Tares are prepared in the same way as hemp, although as they are bigger the simmering will take longer, usually around 20 to 30 minutes. Once cooked, the tares should be soft enough to squeeze between thumb and forefinger. A combination of hemp and tares can make for a very good days roach fishing.
How much does it cost to go fishing?
The cost of a day’s roach fishing is the same as any form of fishing in as much as it will be required that you purchase a day ticket or join an angling club and pay an annual subscription. As always a current Environment Agency rod licence is a must. Day ticket costs vary, but are usually in the £5 to £10 bracket for most still waters, with concessions often being given to elderly anglers, youngsters and Blue Badge holders. Canals and rivers are often run by angling clubs which may or may not offer day tickets, so check out the ones in your area or ask at your local tackle shop.
Recommended venues for catching roach
There are many well known venues that are noted for good roach fishing. Rivers such as the Dorset Stour, Warwickshire Avon, the Wensum and the Norfolk Broads are all good roach venues.
Again, ask at your local tackle shop for locations close to you. Personally, I have had good days at the following:
- Coombe Abbey, Coventry. Coombe observes the traditional closed season and fishing is dawn to dusk. Day tickets £6.
- Oxford Canal. Rugby stretch. Contact Tusses Angling Club for annual membership, £10.
- Anchor Meadow Fishery, River Avon, Harvington. Day ticket £10.
- Burton Farm Fishery, Nuneaton. Day ticket, £8 for one rod, £10 for two.
- Dave’s Pool, Temple Farm, Wolvey. Day ticket, £8.
Fishing on a river in the summer for roach. What could be more delightful?
How big do roach grow?
Roach are not big fish, the average weight in UK waters would be anything from a few ounces up to a pound. Anything over a pound is considered a good fish and a two pounder a real specimen. It is very rare to find one over three pounds although four pounders have been recorded.
How can you tell a roach from a rudd?
Although very similar in appearance, there are a couple of tell tale differences between roach and rudd. The first one is the dorsal fin on a rudd is set further back towards the tail. The mouth of the rudd is upturned with the lower lip protruding further than the upper, whereas with the roach the opposite is true.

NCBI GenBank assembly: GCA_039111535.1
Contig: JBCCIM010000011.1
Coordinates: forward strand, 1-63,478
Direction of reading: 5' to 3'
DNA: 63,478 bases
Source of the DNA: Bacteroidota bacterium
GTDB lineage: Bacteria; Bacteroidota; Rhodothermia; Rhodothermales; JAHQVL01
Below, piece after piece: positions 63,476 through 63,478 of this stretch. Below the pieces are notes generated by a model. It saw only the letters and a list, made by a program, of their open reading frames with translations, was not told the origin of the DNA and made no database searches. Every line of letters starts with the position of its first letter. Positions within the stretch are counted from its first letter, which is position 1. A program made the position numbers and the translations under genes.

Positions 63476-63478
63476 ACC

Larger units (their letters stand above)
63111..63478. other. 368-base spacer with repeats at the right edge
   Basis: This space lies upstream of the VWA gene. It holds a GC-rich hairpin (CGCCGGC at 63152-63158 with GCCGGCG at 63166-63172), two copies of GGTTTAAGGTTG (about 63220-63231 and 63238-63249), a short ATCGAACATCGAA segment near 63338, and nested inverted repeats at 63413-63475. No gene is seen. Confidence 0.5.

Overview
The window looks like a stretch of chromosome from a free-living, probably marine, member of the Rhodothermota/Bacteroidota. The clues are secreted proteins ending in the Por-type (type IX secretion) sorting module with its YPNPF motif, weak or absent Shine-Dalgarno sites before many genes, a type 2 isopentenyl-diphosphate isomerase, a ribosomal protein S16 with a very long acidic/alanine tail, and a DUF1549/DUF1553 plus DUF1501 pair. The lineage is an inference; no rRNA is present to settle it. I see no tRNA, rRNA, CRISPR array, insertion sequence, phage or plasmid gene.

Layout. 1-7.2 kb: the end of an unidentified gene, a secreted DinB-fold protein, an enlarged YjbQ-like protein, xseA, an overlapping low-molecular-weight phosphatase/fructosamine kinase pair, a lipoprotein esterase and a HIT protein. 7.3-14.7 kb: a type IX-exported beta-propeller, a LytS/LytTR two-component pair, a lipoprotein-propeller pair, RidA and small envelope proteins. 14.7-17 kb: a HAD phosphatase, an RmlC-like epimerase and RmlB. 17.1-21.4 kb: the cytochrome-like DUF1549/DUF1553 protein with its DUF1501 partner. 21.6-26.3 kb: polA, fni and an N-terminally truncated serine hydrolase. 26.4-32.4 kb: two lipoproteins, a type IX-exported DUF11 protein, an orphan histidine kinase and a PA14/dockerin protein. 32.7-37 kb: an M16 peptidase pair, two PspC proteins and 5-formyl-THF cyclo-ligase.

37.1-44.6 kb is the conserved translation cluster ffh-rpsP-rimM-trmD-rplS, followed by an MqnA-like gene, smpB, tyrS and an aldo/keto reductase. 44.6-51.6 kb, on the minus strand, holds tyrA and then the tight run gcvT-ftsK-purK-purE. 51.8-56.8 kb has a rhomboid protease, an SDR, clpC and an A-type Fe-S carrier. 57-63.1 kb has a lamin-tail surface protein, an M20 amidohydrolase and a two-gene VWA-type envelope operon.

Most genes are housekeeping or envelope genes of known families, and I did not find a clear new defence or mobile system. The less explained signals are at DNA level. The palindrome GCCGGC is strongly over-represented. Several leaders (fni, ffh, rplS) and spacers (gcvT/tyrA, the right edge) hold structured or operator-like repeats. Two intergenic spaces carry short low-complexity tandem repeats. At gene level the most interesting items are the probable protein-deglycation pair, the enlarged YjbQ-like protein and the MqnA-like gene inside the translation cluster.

What are the best baits for catching roach?
Roach can be caught on a variety of baits, but the best ones tend to be bread, hemp, maggots and casters.
Are roach bottom feeders?
You can often find roach feeding on the bottom or lower levels of the lake or river, however they can also be found feeding in the middle to upper levels. Therefore, roach can be caught at varying depths from hard on the bottom to mid water or just beneath the surface. Sometimes when the float is set for bottom fishing, roach may come up in the water and take your bait well before it hits the bottom or ‘on the drop’. If this is the case adjust your float accordingly.
My conclusion about roach fishing
Although not a huge fish, there is something intrinsically pleasing about catching roach, especially big ones. Big roach are probably more elusive than specimens of any other species and happy is the angler who can lay claim to catching a two pounder. Anything above that is extraordinary and a 3lb roach is the fish of dreams. That said, I feel roach fishing isn’t really about catching monsters. For me it’s more about enjoying the day at the water’s edge and becoming immersed in the surroundings, listening to the bird song and harmonising with the world around you. All this you can do whilst constantly watch for that float to dip or that rod tip to bend, thus signalling yet another red fin is coming to the net.
Let us know in the comments
Let us know below in the comments what you favourite fishing experience is, or your most memorable roach catch – we’d love to hear your story.